Back in the 40’s, men were considered the head of the household–they made the money while their wives kept busy at home. Because Willy no longer has a job, he is unable to support his family the way that he is supposed to, which negatively affects his relationship with his wife Linda, and their two
Willy suffers disappointment from his job and hopes Biff can outshine him. Biff struggles with growing up in a era different from his father. In Fences Troy Maxson is the Father figure of the family. Troy is a garbage collector set in the same post WW2 era. His son Cory is deeply affected by the actions of his father and their relationship definitely has its flaws.
Commercials, television shows, movies, and music all extenuate the failures of men when it comes to emphasizing family life. The issue is seen as a two-way road, prioritize a career or put family first, which is not a fair circumstance. What kind of man puts a replaceable job before his loved ones? Clearly, it is really not a decision after all. For example, in the hit television show, This Is Us, one of the main characters is a father with a heavily demanding job while his three daughters grow into adolescence.
Death of a Salesman" is a play written in 1949. The main theme of this play is the American Dream. But there is an irony in this play that completely contradicts the American Dream. Willy is a salesman who worked hard for 40 years for the same company and he is still at the bottom of the business world. His boss, Howard just inherited the company from his father and became the boss of the company without making much effort.
When one thinks about the American dream, there are common themes that pop up in everyone’s dream of making it big in the USA. These dreams can span from living lavishly or just to make enough money to support oneself. In the play, Death of A Salesman, written by Arthur Miller, the character Charley believes that character and quality equate to success. Along with this, in an interview conducted with Atul Chodhry, my father who moved to America to try and complete his American dream, believes that like Charley, one mustn’t give up, and keep diligence in order to reach the American dream of owning a well operated business. Both my father and Charley believed that to achieve one’s American Dream, one cannot be afraid of the hardships that comes with trying to reach one’s goals, nor be afraid to give it time, and in the end, the dedication will pay off, and with great values, anything is reachable when one wants to go for his/her dream.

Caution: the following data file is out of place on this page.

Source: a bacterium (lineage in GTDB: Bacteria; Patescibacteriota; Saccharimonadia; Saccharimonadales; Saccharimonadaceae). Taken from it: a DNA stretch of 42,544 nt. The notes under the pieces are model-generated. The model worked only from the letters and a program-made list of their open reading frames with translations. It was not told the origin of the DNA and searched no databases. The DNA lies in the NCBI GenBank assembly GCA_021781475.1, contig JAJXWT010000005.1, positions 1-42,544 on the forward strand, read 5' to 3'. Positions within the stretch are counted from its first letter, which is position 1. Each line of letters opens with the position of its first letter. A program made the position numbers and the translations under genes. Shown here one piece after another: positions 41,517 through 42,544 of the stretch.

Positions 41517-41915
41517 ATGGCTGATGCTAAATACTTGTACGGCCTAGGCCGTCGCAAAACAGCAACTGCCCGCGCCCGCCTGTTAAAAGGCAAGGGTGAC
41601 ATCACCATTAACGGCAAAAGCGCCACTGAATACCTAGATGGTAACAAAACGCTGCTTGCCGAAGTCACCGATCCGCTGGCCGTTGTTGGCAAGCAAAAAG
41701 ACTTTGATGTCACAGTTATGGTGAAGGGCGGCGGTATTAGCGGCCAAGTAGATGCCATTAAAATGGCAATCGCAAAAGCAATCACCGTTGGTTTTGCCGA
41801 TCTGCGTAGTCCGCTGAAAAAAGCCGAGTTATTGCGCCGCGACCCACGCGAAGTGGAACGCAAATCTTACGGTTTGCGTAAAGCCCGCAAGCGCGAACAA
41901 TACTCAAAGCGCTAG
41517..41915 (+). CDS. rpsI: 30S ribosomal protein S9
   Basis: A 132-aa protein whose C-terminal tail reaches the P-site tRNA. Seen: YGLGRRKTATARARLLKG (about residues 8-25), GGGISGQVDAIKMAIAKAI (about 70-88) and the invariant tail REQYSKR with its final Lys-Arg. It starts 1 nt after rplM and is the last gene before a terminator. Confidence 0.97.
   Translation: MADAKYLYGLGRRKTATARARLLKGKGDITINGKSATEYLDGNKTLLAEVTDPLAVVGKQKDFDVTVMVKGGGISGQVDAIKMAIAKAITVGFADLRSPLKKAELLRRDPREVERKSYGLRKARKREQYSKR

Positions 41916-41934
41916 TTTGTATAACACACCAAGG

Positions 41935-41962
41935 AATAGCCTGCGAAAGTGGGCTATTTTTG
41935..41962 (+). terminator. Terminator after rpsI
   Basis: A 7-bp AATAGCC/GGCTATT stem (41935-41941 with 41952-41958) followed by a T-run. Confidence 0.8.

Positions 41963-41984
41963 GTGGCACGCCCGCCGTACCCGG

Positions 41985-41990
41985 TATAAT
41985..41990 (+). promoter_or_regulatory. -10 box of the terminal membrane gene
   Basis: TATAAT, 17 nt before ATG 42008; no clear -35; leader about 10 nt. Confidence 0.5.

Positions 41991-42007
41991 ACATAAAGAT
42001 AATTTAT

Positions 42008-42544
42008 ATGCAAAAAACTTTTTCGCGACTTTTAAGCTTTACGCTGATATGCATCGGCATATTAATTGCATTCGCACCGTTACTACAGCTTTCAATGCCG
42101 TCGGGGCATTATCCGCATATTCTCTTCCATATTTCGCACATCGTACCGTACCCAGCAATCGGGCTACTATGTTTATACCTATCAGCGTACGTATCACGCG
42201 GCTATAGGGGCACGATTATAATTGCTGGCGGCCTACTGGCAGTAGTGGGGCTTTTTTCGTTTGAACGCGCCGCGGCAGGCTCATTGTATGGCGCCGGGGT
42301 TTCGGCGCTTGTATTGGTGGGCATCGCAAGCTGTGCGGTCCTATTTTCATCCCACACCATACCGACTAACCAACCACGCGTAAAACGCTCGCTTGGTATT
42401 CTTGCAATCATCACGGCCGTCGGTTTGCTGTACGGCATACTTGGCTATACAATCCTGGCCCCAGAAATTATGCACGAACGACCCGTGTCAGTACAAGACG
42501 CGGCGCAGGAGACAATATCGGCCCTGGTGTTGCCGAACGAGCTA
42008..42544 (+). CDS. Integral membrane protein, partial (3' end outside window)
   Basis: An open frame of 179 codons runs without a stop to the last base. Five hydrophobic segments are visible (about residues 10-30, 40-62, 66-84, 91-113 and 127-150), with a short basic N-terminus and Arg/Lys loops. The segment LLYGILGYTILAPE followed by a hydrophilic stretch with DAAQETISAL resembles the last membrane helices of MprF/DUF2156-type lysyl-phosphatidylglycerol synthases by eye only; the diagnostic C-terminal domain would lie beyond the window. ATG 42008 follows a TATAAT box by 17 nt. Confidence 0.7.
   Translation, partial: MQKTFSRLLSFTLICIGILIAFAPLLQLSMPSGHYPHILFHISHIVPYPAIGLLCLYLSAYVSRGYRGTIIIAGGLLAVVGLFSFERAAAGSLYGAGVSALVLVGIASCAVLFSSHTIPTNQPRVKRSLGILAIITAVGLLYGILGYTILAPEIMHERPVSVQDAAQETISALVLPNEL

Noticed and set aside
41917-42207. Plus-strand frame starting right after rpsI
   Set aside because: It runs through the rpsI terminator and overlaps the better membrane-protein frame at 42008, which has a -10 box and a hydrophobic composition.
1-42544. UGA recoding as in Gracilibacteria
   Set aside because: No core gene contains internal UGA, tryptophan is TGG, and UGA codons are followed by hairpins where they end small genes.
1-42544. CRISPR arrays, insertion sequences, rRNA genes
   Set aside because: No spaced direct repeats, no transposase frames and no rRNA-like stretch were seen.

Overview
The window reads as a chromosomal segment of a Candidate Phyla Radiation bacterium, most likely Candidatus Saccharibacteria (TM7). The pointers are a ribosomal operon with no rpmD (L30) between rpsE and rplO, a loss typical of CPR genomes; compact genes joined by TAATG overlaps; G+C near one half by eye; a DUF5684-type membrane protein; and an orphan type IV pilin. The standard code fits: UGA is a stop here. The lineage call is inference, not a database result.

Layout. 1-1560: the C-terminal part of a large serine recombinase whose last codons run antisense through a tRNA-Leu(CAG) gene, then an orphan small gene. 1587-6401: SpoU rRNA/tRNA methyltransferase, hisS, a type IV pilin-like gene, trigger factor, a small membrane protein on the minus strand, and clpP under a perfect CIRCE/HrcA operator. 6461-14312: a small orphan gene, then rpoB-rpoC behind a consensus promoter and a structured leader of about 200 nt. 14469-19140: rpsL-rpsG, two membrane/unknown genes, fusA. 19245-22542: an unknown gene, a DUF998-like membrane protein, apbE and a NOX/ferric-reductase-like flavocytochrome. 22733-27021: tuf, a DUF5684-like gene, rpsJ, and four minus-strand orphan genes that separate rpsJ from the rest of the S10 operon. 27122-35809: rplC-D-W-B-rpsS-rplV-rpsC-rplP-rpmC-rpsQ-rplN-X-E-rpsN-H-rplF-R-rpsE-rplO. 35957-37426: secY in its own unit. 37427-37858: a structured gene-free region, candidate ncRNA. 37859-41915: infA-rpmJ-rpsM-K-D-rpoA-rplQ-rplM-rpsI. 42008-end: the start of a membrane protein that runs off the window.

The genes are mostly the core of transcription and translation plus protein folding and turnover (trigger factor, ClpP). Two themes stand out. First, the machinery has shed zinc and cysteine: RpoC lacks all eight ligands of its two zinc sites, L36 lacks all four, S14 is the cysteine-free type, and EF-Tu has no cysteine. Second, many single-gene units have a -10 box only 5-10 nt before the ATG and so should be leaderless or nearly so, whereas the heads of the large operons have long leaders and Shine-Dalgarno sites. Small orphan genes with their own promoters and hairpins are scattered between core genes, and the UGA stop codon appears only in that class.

In the play, Willy is regularly showing signs of old age by experiencing hallucinations, not performing his job well, and ultimately losing his job as he is not meeting his quotas. Arthur Miller’s play showcases ageism through its portrayal of an aging salesman, Willy Loman, who is no longer considered valuable. Three parts focus and depict this concept of ageism- in his workplace, in his home life and in his self-esteem. Ageism is depicted strongly in this play as it is one of the causes for Willy’s downfall. As Willy gets on with age, he no longer is able to meet his sales quotas, which results in his termination and ultimately begin unable to provide for his family.
As equal opportunity is set in America, it is a matter of who is ready to find those opportunities. The American dream is alive and well, but only a possibility for those who are willing to. The american dream manifests the power of hard work. Many may see it as cliche, but it is a valid point that society overlooks- that people who are motivated and driven will always find a way to achieve their goals. Marie Curie, who conducted in pioneering research on
In the tragedy, Death of a Salesman, Arthur Miller explores an infamous ideology – The American Dream – as well as the impact it has on the individual, relationships and dynamics of a struggling family. In this essay, a critical analysis of Biff Loman and Willy Loman’s relationship as well as how the effect of The American Dream and American society on this dynamic duo. The American Dream is an ideology where the belief that through hard work, potential, dedication and perseverance, one can be successful and reap material rewards. Willy subscribes to the ideology that a well-liked, friendly and attractive man in business will acquire the material comforts offered by modern (the 1940s) American life – a slice the American dream. He also believes that potential and hard work will assist in attaining this “dream”.
As a teenager, Biff idolized his father and tried to make him proud by doing well in football. Biff’s idea of his father suddenly changed when Biff discovered his dad cheating on his mom. His entire outlook of life changed, and suddenly he no longer cared about his future in football or college. Willy raised Biff to think that being popular would get him further than having good grades: “Bernard can get the best marks in school y’understand but in the business world, y’understand, you are going to be five times ahead of him. That’s why I thank almighty God you’re both built like Adonises.
In which people from various countries come to the United States to gain prosperity and a stable place in life. The immigrants do not have a simplistic journey reaching America, nevertheless facing the problems and difficulties is better than staying in their home country. Countless immigrants have strived for their place they should be allowed to live in a nation where they have contributed and worked hard on. The American dream and the immigrant experience is connected. The hard work of achieving the American dream is where the immigrant’s experience comes from.